Trust me when I say this: What you see before you wasn’t intentional. I never set out to become “greener” by kicking the dryer in the name of the environment and hanging our clothes out to dry. In fact, when I moved that first unfortunate load from the washer to the dryer yesterday and discovered that our dryer was no longer interested in drying things, I started crying. Yep. Like a child who didn’t get her way. Again. I walked in to the room where Craig was sitting, calmly informed him the dryer was no longer working, started crying again, then headed straight to Walmart for some hooks, clothes pins, and clothes line.
It’s not the end of the world, is it? People have hung their laundry out for centuries. And I’ve been in the reverse situation where I’ve had a defunct washing machine, but a working dryer. I will take a working washer over a working dryer ANY day.
But my perspective at the moment of discovery wasn’t so clear. In the interest of hanging all of our laundry out on the line for everyone to see, I thought I’d give you a more detailed peek. No, not of the embarrassing underwear that also got hung out there (my kids were mortified), but the events leading up to this moment that made me cry when the dryer didn’t work.
A few years ago, when we were still in St. Louis and never planning to move again (ahem) we took advantage of the “new home buyer” housing loan which would be paid back over time out of our tax refunds. When we moved last summer, we forced an early pay-back on that loan – payment in full – we didn’t realize just exactly how that was going to play out until last month when we found out we owe the Federal Government around $7,000 by mid-October this year. #Ouchie
Speaking of moving, did you know it’s expensive? We popped quite a few things that summer on our credit card and in typical Dave Ramsey sob story fashion, those things kept piling up. So we have a bit of a credit card bill to pay off now.
Not all of the things on that bill were necessarily our fault. Many of them were, though. It gets pretty easy to justify paying for school books and uniforms and just about anything else on a credit card when you are convinced your kids MUST HAVE THEM NOW. In truth, many of those expenses could have waited.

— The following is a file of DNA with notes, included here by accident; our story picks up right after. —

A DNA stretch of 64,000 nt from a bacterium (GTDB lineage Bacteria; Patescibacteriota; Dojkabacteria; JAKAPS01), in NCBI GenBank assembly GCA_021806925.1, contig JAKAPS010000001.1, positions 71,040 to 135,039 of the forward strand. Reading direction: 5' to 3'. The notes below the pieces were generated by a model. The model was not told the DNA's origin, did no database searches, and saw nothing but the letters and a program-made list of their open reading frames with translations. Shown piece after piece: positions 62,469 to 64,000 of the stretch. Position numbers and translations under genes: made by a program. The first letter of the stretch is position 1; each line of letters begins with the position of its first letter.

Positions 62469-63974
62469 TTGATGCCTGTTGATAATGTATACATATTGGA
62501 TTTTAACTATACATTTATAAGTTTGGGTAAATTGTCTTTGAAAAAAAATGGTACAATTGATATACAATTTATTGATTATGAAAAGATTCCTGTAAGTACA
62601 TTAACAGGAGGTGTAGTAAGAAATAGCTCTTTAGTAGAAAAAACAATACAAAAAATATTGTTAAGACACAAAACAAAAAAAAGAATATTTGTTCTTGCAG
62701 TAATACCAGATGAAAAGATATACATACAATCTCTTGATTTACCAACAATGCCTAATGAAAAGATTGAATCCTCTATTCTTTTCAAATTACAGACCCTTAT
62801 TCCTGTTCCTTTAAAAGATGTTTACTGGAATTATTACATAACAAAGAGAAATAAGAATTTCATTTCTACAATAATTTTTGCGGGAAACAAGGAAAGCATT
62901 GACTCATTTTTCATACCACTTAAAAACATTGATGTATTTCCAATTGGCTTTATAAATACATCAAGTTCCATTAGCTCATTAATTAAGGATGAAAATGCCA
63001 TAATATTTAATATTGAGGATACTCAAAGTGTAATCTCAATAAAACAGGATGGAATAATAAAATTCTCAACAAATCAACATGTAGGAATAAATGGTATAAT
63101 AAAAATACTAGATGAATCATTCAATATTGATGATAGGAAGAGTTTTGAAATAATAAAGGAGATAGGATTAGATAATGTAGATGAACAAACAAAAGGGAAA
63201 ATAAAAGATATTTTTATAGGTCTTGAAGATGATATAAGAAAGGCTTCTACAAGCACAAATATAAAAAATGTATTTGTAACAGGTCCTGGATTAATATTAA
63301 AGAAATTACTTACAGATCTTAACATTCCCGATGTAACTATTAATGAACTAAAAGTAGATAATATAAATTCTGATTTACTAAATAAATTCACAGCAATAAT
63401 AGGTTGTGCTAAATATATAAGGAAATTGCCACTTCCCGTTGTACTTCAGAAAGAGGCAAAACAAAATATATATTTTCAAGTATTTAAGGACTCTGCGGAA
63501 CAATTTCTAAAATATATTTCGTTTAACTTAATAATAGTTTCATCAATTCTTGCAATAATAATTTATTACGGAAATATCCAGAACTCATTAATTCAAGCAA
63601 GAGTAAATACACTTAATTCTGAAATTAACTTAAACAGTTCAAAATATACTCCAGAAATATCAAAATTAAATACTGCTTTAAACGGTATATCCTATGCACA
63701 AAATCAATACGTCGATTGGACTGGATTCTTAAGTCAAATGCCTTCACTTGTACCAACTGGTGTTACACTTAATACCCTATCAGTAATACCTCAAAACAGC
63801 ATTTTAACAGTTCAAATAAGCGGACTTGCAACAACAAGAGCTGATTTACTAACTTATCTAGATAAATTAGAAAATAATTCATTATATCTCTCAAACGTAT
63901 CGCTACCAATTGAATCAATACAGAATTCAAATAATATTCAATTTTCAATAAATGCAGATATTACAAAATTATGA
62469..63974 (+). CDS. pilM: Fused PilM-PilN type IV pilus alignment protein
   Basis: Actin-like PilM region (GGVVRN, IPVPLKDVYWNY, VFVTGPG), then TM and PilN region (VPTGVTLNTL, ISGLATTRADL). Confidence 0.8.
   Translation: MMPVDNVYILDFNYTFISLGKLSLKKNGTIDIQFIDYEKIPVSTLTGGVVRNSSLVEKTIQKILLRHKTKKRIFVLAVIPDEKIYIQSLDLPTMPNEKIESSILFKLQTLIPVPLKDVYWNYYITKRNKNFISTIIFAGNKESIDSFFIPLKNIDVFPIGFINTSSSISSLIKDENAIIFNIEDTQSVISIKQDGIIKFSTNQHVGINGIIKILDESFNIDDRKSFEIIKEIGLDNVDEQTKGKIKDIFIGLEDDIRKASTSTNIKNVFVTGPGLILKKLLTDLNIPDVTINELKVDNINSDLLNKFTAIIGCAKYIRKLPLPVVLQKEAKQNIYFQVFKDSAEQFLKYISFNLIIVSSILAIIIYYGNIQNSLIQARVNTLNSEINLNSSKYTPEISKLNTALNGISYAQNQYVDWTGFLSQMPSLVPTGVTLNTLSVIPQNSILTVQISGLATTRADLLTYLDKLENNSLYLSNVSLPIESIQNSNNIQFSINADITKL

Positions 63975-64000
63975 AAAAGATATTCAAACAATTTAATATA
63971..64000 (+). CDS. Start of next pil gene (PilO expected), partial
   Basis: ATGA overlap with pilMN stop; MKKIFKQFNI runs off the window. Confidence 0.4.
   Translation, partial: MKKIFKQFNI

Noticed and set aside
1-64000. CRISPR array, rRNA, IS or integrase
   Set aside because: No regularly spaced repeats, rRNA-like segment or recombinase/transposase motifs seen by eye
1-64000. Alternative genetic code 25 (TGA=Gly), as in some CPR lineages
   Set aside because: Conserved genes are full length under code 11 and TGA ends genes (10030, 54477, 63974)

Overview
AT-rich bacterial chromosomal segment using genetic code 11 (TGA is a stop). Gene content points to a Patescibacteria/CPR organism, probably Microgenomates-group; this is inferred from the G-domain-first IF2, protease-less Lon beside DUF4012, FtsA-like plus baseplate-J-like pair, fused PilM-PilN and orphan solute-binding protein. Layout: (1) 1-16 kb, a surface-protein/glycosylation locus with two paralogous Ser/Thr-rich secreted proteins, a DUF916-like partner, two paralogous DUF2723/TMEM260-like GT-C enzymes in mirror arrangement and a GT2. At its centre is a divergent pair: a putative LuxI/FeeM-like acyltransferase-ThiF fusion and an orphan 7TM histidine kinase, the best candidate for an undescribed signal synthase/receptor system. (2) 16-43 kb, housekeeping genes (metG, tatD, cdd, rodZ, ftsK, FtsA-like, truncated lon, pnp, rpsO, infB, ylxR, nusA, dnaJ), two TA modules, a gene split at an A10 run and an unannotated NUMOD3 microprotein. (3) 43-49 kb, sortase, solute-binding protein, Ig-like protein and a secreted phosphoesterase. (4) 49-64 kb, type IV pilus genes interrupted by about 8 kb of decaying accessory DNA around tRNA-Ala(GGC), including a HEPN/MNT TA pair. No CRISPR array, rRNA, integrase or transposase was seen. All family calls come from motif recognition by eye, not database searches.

We don’t have traditional medical insurance anymore, but instead are part of a health care cost share group. What this means, practically, is that big things like Craig’s kidney stone surgery earlier this year and Millie’s ER visit this summer get paid for by the other members of this group. But things like well child visits, physicals, ear infections, wart removals, UFRs (unidentified flaming rashes), and dental/orthodontist visits to get Invisalign don’t get covered at all. Guess how many of those kinds of things I just popped right on the credit card over the past year? Let’s see, about 4 well child visits/physicals, 1 ear infection, 2 wart removals, 1 UFR, and 6 trips to the dentist where they took a full round of x-rays on all of us because it had been a while since we’d been seen. That was fun. And expensive.
I’m pretty sure that card is also holding a $900 van repair bill from the summer as well as an $850 plumber bill, also from the summer.
Last fall we had a guy from the energy company come out and do an energy conservation study for us. During this process all of our heating units were examined and we were informed that the one that heats the upstairs, though it works, has a major issue in which the pilot light has burned through the thing it’s not supposed to burn through and we could burn the whole house down if we use that one. I saw it on the little video camera he snaked in there. It was freaky. So we didn’t have heat upstairs all last winter, but that wasn’t such a big deal. We had heat downstairs and we bought three space heaters to use upstairs and we made it through a very mild Oklahoma winter just fine. Fast forward to February of this year – both of the downstairs heating units decided to quit. Awesome. Again, though, it was February and we had space heaters and sweaters. And we live in Oklahoma. We were fine. But we are now looking ahead to a new winter season soon with no working heating units in our house. We had an estimate this week to get them replaced. A mere $25,000. Again, Awesome.